A fascinating experiment has Alzheimer Research heading off in a new direction. Stuart Feinstein, professor of Molecular, Cellular and Developmental Biology, and co-director of UCSB’s Neuroscience Research Institute, and his research team found that when they added amyloid beta to neuronal cells, the tau in those cells did not act as predicted but completely fragmented within one to two hours of exposure. Within 24 hours, the cells were dead.
Tau is a key component in the cell’s cytoskeleton and Feinstein argues that neurons die in Alzheimer’s disease because their cytoskeleton is not working properly. “If you destroy tau, which is an important regulator of the microtubules, one could easily see how that could also cause cell death,” said Feinstein. “We know from cancer drugs that if you treat cells with drugs that disrupt the cytoskeleton, the cells die,” he said. “In my mind, the same thing could be happening here.”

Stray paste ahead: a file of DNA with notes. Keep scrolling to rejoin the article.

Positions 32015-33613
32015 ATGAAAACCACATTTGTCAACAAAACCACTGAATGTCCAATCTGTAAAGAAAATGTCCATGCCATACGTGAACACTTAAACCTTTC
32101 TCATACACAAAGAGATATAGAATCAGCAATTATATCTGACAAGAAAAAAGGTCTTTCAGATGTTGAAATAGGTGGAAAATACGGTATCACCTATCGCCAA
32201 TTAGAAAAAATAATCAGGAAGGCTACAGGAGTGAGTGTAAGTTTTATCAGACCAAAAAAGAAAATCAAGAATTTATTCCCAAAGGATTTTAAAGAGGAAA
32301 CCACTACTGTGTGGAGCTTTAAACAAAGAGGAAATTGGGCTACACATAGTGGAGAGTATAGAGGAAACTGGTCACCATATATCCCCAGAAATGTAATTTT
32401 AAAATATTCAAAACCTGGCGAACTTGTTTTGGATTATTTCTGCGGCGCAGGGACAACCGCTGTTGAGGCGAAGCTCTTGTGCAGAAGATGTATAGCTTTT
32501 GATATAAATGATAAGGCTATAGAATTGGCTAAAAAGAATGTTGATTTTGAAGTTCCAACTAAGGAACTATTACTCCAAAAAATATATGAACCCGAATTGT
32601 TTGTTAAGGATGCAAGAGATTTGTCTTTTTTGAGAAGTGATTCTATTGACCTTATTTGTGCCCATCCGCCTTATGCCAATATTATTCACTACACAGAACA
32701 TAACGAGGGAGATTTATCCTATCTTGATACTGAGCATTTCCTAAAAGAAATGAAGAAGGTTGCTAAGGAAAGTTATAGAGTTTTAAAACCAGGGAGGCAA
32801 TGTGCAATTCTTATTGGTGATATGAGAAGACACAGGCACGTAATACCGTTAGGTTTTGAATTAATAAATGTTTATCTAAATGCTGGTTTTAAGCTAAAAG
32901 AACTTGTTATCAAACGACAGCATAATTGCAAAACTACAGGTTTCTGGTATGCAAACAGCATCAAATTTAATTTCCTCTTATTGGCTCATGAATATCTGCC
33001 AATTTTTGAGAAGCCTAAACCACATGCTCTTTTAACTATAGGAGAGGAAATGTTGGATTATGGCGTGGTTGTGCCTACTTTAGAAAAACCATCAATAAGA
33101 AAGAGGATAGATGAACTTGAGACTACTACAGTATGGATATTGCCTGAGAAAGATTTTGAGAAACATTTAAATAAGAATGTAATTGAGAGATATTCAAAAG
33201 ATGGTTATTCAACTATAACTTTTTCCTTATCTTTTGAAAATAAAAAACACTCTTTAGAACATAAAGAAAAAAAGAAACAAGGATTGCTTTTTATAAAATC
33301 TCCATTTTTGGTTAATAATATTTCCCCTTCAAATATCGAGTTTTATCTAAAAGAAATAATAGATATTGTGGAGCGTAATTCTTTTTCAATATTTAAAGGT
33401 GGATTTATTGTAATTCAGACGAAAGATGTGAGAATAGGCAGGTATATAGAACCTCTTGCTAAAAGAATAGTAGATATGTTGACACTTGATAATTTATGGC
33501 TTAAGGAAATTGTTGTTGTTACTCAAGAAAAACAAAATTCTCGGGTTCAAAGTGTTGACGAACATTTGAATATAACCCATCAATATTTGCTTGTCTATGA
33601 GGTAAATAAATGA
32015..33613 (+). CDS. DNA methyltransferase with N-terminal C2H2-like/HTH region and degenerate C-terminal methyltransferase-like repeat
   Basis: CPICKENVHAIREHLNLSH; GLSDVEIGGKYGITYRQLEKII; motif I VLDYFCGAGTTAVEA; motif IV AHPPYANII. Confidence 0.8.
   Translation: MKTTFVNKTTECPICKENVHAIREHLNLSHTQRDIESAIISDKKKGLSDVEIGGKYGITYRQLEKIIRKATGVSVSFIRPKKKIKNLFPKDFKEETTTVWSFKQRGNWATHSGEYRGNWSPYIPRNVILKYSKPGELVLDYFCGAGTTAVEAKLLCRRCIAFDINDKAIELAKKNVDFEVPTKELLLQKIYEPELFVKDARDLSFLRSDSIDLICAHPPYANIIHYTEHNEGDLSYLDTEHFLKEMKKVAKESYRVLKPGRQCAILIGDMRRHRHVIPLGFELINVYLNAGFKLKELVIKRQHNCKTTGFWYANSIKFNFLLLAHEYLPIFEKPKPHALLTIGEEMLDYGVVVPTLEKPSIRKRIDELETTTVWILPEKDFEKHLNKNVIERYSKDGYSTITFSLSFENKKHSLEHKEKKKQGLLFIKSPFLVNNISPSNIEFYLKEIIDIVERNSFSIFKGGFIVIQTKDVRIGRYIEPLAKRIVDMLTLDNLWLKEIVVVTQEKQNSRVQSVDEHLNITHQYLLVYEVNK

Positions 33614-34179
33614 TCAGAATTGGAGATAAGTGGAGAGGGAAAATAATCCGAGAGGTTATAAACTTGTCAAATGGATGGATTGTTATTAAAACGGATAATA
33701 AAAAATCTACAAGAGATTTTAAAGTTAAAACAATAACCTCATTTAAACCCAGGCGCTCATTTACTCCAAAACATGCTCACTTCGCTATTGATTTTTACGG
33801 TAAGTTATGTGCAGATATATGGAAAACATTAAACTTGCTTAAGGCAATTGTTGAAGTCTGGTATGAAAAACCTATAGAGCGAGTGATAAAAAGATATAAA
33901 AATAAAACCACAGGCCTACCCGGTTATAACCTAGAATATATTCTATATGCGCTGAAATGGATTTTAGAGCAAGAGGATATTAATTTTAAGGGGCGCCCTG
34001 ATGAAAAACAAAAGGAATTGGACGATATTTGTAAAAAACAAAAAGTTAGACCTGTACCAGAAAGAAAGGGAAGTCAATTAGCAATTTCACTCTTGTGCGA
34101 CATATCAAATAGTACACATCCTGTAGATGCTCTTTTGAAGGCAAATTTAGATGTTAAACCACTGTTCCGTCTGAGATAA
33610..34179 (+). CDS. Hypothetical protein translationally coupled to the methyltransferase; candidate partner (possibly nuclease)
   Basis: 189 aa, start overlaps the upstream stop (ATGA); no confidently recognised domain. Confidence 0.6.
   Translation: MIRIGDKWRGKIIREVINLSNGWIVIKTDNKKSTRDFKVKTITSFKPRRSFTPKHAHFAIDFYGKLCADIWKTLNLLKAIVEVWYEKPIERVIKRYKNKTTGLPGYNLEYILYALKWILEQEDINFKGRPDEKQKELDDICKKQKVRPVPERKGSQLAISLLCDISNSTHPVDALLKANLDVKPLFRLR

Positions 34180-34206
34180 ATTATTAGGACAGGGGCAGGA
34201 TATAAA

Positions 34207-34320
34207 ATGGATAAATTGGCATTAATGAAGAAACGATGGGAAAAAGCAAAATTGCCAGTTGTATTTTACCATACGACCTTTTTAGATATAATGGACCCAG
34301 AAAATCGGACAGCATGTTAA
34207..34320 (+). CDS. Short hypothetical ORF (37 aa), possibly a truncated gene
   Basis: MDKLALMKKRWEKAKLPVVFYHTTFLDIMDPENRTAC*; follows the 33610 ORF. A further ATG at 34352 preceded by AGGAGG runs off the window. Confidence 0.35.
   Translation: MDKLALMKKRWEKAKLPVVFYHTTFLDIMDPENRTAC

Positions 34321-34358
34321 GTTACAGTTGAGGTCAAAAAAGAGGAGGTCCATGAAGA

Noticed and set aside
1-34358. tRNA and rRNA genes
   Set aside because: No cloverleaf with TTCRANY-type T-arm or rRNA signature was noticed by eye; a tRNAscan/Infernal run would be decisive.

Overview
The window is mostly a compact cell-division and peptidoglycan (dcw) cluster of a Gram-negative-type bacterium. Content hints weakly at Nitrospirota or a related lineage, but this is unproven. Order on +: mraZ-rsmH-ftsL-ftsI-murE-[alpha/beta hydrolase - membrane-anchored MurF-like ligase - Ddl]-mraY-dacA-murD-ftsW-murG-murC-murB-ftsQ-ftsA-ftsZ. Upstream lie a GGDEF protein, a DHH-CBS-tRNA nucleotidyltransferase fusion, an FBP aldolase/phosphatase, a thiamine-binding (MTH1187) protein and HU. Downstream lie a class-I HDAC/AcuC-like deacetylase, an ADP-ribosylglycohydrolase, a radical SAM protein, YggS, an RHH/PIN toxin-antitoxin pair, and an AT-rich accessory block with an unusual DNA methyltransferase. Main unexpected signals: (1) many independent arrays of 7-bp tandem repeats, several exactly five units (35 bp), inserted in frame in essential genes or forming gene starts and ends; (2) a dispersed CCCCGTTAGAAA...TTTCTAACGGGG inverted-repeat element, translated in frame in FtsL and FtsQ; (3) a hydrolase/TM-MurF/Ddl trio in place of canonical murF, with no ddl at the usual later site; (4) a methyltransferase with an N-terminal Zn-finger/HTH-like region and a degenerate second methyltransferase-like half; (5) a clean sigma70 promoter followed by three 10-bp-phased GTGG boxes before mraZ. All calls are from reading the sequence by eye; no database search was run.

The team is busy working on the implications of this experiment and what it might mean for the development of drugs to take aim at the amyloid beta peptide.